This undated image provided by Groupon shows the company's new payment service launched Wednesday, Sept. 19, 2012, that allows businesses to run credit cards using an iPhone or iPod Touch. The announcement sent shares of the Chicago company 7 percent higher in morning trading on Wednesday. (AP Photo/Groupon)
NEW YORK (AP) — Groupon launched a payment service Wednesday that allows businesses to accept credit cards using an iPhone or iPod Touch, becoming the latest company to enter the growing mobile payments market.
The announcement sent the online deals company's stock up nearly 14 percent. Groupon shares climbed 65 cents to close at $5.34 Wednesday. The Chicago-based company went public in November at a stock price of $20.
Groupon Payments is aimed mainly at businesses that offer deals through the company, though they can use the system to process any credit card transaction. A test program allows other merchants to use the service, but at higher rates.
Groupon's technology has been tested in the San Francisco Bay Area and will go up against eBay Inc.'s PayPal unit and Twitter co-founder Jack Dorsey's Square. Those services also allow merchants swipe credit cards on their phones using a small card-reader attachment.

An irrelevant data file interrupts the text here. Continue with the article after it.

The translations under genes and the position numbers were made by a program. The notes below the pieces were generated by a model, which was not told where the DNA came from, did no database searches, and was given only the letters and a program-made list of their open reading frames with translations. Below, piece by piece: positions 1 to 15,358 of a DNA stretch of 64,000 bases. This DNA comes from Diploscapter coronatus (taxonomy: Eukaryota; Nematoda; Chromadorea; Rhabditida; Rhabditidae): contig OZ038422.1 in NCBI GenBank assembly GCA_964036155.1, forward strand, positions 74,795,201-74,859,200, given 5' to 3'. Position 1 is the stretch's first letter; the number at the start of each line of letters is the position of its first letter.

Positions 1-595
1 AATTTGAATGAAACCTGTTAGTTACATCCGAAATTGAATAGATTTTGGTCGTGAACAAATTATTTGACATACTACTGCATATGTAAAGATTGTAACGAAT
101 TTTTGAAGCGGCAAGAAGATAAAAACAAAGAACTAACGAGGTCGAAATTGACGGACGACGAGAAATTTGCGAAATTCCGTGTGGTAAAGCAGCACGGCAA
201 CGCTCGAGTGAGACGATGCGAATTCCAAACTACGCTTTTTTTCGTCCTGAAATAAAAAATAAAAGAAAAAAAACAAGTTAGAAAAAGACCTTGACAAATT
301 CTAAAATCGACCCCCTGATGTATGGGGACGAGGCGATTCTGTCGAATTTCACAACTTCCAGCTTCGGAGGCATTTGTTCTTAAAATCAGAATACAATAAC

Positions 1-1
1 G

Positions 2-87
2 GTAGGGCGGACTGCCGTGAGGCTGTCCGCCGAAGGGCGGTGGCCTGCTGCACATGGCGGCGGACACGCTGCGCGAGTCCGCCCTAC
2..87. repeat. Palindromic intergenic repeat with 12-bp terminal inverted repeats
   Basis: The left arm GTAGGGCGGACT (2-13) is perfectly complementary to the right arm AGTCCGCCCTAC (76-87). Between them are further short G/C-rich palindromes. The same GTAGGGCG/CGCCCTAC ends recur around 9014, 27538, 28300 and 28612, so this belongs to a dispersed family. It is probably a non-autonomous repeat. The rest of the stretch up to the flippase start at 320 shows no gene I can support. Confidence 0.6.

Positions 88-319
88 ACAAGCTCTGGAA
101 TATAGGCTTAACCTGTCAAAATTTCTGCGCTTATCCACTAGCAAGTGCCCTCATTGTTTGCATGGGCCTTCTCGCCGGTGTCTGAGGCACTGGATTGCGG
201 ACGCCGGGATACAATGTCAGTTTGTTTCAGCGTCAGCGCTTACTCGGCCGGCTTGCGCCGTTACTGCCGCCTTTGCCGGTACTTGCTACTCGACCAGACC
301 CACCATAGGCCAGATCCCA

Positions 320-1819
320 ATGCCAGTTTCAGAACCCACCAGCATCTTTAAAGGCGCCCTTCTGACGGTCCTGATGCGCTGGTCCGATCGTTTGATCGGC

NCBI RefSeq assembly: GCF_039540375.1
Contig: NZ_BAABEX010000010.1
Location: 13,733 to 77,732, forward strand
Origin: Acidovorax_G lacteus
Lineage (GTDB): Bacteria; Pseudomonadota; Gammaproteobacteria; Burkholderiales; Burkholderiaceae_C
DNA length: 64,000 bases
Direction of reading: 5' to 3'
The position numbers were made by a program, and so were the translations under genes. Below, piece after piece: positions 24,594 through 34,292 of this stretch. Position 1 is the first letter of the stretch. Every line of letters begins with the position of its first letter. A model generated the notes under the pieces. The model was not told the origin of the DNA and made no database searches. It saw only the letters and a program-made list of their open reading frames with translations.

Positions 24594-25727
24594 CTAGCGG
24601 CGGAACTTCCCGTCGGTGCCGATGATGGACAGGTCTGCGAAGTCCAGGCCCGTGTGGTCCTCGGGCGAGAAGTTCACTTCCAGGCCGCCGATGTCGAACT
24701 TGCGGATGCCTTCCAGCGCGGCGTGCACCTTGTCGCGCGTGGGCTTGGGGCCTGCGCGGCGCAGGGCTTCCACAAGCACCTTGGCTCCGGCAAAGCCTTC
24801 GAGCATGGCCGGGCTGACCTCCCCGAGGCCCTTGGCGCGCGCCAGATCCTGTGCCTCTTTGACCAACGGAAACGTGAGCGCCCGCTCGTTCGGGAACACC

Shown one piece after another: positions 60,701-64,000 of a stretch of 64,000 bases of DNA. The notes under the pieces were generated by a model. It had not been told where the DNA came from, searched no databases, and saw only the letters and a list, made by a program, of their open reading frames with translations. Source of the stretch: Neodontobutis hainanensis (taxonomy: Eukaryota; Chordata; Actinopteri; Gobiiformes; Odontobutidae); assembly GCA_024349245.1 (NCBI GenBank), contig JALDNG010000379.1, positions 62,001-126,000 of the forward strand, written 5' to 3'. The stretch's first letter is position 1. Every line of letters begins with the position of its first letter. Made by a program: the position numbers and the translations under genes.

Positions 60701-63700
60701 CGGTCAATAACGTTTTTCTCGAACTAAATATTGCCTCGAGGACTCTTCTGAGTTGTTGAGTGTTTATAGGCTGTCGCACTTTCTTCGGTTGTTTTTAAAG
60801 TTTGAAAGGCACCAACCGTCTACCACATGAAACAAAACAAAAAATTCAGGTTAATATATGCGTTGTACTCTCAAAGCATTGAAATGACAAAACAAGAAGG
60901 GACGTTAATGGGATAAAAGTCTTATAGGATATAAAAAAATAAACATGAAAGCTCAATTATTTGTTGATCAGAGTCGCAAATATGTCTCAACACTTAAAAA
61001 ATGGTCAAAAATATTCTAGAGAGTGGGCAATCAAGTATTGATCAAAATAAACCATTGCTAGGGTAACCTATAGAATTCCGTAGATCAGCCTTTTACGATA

The services are aimed mainly at small businesses that, until now, haven't accepted credit card payments because of high transaction fees. In some cases those businesses lacked the technology required to process credit cards. The service takes advantage of the proliferation of smartphones in recent years.
Each time a merchant swipes a credit card issued by MasterCard, Visa or Discover, Groupon will charge a 1.8 percent fee plus 15 cents for each transaction. American Express cards will be assessed a 3 percent fee plus 15 cents.
In comparison, Square charges 2.75 percent per swipe, or $275 per month. PayPal charges 2.7 percent. These fledgling services are also up against traditional credit card processors such as Visa or American Express.
Groupon has seen a sharp decline in its stock price since going public late last year. With Groupon Payments, the company is trying to broaden the array of services it offers merchants amid growing worries about "daily deal fatigue" among customers. With competitors such as LivingSocial and Amazon.com Inc. flooding people's inboxes with discounts for spas, manicures, trips and restaurants, it's becoming difficult to stand out.
Groupon says merchants can use its payments service to add tips, taxes and email receipts to their customers. And it plans to process payments overnight, faster than many traditional credit card companies, which can take as long as three days.
"Our goal is to provide powerful and affordable tools to help Groupon merchants run their business," said Mihir Shah, vice president of mobile and merchant products for Groupon.